Snow Business



I do like a bit of snow. On the down side, I haven't been more than about two miles from home for the past week, but on the up side, Dartmoor looks beautiful, and I feel quite manly going out to fetch firewood and feed the alpacas every morning.  The forecast is saying the weather will turn warm'n'wet again this coming weekend, so I took this morning off and had a good long stomp over the hills near my house before it all melts. Here are some of the photos I've been boring my Twitter followers with...

Bonehill Rocks


Tracks of William Bell's tractor in the field below our house.

Ice on the grass stems, up on the hill this morning





Sam's school was closed, so we got lots of tobogganing and snowball fights in. And I gave him a quick history lesson about Anglo-Saxon England. How King Alfred Burnt the Cakes was something Every Schoolchild Knew when I was little, but the modern curriculum doesn't seem to touch on it. I know it's apocryphal, but it's pretty much the only thing I knew about King Alfred, so I thought it a shame not to pass it on...


Chinkwell Tor






Splat!

6 comments:

Frank Kelly said...

Just Beautiful Philip! Lovely images. Chikwell Tor is my favourite, though I love the light in Bonehill! And that first one is phenomonal! Those trees were in some rush! Oh, and I really like the two trees just below chikwell too!!! I would like to buy them, frame them and hang them in my office.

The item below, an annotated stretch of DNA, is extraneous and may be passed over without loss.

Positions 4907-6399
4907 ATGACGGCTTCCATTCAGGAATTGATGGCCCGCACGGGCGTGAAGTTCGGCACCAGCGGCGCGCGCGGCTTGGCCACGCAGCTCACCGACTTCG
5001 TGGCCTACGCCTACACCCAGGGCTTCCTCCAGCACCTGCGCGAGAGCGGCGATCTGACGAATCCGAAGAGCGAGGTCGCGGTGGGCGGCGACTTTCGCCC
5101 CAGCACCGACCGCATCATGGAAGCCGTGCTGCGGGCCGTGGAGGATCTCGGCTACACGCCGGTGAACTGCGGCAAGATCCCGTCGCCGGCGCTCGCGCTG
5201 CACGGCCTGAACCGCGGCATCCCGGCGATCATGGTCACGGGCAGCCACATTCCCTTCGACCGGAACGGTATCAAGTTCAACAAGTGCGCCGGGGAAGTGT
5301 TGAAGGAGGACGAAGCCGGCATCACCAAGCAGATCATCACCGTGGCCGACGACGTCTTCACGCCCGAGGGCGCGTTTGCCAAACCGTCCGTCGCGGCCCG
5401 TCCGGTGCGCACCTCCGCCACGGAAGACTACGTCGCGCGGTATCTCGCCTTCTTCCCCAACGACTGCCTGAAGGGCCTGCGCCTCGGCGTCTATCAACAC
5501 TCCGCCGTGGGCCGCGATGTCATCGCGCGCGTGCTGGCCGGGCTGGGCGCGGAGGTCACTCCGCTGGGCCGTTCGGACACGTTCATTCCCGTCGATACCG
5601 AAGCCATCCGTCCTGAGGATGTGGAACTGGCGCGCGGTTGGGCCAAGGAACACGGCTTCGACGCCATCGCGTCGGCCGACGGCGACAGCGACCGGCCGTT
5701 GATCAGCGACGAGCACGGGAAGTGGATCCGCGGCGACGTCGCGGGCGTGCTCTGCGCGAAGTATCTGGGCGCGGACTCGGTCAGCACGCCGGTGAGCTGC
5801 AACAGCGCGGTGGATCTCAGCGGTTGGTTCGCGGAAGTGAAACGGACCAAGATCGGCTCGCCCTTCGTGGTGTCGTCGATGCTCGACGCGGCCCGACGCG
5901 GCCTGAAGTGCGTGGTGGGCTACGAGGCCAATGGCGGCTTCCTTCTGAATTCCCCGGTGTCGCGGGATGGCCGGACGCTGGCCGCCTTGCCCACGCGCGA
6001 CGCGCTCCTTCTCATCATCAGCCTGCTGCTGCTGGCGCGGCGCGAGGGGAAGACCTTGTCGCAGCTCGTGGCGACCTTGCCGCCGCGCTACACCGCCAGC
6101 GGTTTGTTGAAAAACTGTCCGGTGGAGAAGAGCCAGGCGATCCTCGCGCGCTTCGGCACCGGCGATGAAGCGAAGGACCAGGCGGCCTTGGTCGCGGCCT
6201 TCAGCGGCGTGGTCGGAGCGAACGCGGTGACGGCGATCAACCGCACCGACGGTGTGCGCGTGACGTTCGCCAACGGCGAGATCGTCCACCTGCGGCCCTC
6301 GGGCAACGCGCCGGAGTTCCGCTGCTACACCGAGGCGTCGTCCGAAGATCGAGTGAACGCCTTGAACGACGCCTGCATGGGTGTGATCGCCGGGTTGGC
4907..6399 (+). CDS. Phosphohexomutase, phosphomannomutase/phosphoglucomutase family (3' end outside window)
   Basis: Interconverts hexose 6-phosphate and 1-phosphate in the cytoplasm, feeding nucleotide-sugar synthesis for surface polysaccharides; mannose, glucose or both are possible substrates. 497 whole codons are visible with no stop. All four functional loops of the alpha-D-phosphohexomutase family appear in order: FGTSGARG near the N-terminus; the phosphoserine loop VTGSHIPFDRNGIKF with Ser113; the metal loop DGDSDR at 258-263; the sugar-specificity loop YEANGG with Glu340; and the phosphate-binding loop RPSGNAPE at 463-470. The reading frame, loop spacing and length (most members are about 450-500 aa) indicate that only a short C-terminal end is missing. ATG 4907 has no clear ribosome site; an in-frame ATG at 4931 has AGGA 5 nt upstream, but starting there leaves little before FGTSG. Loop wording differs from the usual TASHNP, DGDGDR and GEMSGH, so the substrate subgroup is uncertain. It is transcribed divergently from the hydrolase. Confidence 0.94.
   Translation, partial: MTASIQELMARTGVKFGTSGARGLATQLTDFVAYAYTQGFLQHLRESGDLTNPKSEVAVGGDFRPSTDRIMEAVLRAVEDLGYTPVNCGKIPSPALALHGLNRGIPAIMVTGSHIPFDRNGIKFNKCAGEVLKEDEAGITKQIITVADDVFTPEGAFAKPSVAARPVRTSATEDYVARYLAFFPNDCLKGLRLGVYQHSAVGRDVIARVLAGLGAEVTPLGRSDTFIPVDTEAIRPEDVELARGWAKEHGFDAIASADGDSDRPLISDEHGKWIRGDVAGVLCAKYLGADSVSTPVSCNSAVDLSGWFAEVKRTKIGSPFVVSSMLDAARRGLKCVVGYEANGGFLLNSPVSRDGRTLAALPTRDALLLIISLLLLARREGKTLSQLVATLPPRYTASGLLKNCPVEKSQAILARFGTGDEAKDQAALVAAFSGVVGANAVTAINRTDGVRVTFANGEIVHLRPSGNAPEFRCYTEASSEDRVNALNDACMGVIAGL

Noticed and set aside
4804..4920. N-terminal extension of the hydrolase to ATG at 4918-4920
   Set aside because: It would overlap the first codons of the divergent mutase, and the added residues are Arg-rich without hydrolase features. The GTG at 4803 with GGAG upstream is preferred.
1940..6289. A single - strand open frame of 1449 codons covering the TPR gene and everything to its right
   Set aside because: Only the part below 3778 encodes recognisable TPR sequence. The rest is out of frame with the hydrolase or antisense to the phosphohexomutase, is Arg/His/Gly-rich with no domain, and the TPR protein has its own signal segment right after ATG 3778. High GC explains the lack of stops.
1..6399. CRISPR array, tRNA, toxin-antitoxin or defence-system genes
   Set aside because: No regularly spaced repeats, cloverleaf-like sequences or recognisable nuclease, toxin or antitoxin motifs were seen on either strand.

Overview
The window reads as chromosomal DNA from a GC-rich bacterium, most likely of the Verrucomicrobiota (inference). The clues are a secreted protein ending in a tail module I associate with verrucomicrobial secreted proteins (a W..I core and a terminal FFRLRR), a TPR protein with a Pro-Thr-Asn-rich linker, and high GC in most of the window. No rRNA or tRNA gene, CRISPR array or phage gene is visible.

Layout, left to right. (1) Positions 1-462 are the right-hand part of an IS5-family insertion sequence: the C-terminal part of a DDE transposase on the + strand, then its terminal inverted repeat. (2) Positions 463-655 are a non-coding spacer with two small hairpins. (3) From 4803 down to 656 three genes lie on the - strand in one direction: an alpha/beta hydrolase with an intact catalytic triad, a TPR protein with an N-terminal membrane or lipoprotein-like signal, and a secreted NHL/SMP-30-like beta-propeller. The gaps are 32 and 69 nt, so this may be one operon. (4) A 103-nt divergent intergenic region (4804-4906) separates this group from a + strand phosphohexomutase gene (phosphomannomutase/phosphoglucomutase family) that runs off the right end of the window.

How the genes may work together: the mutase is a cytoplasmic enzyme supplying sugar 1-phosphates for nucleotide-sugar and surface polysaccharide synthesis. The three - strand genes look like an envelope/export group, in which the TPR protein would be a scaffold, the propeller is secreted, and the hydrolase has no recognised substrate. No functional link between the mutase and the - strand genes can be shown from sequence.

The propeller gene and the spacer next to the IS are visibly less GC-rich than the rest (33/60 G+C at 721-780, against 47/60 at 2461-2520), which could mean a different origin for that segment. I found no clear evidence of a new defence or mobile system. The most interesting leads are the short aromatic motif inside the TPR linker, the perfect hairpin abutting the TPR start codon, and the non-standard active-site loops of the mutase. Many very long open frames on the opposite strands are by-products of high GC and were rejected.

Candy Gourlay said...

But what is the cake story? (Us foreign folk need to know too!) Love the photos!

Philip Reeve said...

Supposedly, while he was escaping from the Danes after his defeat at Chippenham in the winter of 878, Alfred was given shelter by a peasant woman in the Somerset Levels. Not knowing who he was, she told him to keep an eye on the cakes she was baking, but he was too preoccupied with the troubles of his kingdom, and he let them burn, so he got a right telling off. I think this was quite a popular story in Victorian schoolbooks (a bit like the one about Robert the Bruce and the spider) and it still used to crop up a lot when I was a child - I remember it being the basis for sketches on children's TV shows and suchlike. It seems to have fallen out of a fashion a bit now - I may be wrong.

Lauretta Allen said...

Oh my gosh, these pictures are amazing! I so wish I was there. Thanks for sharing. :-)

Philip Reeve said...

Thanks Lauretta!

Marjorie said...

Those pictures are wonderful. Especially the sideways ice ones. Thank you for sharing them.

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